What does this all mean? It means that Hayes and Jenkins, perhaps seeking a more robust “free market” than the one envisioned by Judge Wilken’s ruling, could petition for their case to be transferred back to its original jurisdiction in New Jersey. They might argue that while the two cases are very similar, they are presented in substantively different ways and could yield different outcomes based on differing interpretations of antitrust law in New Jersey and California. The NCAA would presumably object on grounds that the two cases are too duplicative to meaningfully disaggregate. The NCAA would also remind Judge Wilken of the legal principle of “res judicata,” which is Latin for “a thing decided.” Res judicata bars re-litigating a legal claim. Here, the NCAA would contend that the issues presented in the Hayes and Jenkins case have already been resolved through the Alston and Hartman ruling and thus should avoid further litigation in any jurisdiction.

The NCAA would also insist that the Hayes and Jenkins are attempting to “forum shop” in hopes that a New Jersey court would reach a different result. Indeed, if the Hayes and Jenkins case returned to New Jersey and if it led to a ruling that conflicted with the one authored by Judge Wilken (and if this conflict continued after relevant appeals before the U.S. Courts of Appeals for the Third Circuit and Ninth Circuit), the U.S. Supreme Court would be more likely to take notice of the topic, once two federal jurisdictions have ruled differently on an issue that substantially impacts college education across the country.

These complicated dynamics ensure that the legality of caps on athletic scholarships under federal antitrust law will remain in the courts—and possibly courts in multiple jurisdictions—for years to come.

Potential role of Congress and state legislatures

As the courts and federal agencies opine about the legality of athletic scholarship caps—as well as names, images and likeness rights (O’Bannon) and the prospect of college athletes as employees and union members (Northwestern)—potential legislative actions could prove to be game-changers.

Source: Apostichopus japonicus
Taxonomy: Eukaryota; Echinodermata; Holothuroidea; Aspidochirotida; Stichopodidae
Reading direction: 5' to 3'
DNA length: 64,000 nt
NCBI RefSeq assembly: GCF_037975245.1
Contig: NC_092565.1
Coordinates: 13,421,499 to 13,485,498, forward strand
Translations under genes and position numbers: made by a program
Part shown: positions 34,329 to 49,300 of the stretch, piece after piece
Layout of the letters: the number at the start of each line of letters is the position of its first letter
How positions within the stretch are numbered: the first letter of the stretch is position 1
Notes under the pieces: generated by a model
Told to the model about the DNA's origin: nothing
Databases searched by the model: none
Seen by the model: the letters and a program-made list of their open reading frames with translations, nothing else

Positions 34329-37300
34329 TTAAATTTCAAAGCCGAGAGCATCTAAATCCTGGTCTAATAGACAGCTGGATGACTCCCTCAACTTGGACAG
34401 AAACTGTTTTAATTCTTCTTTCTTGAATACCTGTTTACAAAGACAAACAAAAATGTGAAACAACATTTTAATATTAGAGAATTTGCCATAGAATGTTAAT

Earlier this week, Congressman Mark Walker of North Carolina revealed he will introduce the Student-Athlete Equity Act. If it became law, the act would amend the U.S. Tax Code so that college athletes could sign endorsement deals and be paid for use of their names, images and likenesses. The specific change to the code would be to alter the NCAA’s eligibility as a non-profit so that qualification as a non-profit is dependent on allowing college athletes to enter into contracts with third parties for endorsements and use of names, images and likenesses.

There is also activity at the state level. In California, for instance, state Senators Nancy Skinner and Steven Bradford recently introduced the “Fair Pay to Play Act.” If it became law, Senators Skinner and Bradford’s proposal would prevent California colleges that receive an average of $10 million a year in media rights revenue from keeping their athletes from earning compensation derived from the use of their names, images and likenesses. Likewise, the act would prohibit schools and, by extension, the NCAA and conferences, from pulling or reducing an athlete's scholarship on the basis of him or her receiving name, image and likeness compensation.

Both the Student-Athlete Equity Act and the Fair Pay to Play Act capture the spirit of O’Bannon’s case against the NCAA. It would guarantee that athletes at California-based D-I programs be able to profit off of their names, images and likenesses. College athletes would be able to sign endorsement deals and video game licensing contracts without fear of NCAA consequences. Likewise, college sports fans would be able to enjoy different products and services related to their favorite program and its players.